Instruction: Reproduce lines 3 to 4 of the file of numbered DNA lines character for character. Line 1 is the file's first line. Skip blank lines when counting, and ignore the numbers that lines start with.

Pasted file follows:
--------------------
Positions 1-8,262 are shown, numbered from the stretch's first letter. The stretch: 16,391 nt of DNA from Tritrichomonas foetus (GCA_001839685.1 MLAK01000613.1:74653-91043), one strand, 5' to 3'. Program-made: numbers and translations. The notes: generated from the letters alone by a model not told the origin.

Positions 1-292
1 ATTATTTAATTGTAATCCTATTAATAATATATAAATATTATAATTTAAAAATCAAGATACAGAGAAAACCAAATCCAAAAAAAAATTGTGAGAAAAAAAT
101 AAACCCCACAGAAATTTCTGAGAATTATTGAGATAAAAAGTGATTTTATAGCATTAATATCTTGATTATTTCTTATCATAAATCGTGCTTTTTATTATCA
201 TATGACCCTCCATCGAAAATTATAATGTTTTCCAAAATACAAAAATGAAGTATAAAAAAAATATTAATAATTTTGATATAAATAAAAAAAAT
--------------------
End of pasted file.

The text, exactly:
1 ATTATTTAATTGTAATCCTATTAATAATATATAAATATTATAATTTAAAAATCAAGATACAGAGAAAACCAAATCCAAAAAAAAATTGTGAGAAAAAAAT
101 AAACCCCACAGAAATTTCTGAGAATTATTGAGATAAAAAGTGATTTTATAGCATTAATATCTTGATTATTTCTTATCATAAATCGTGCTTTTTATTATCA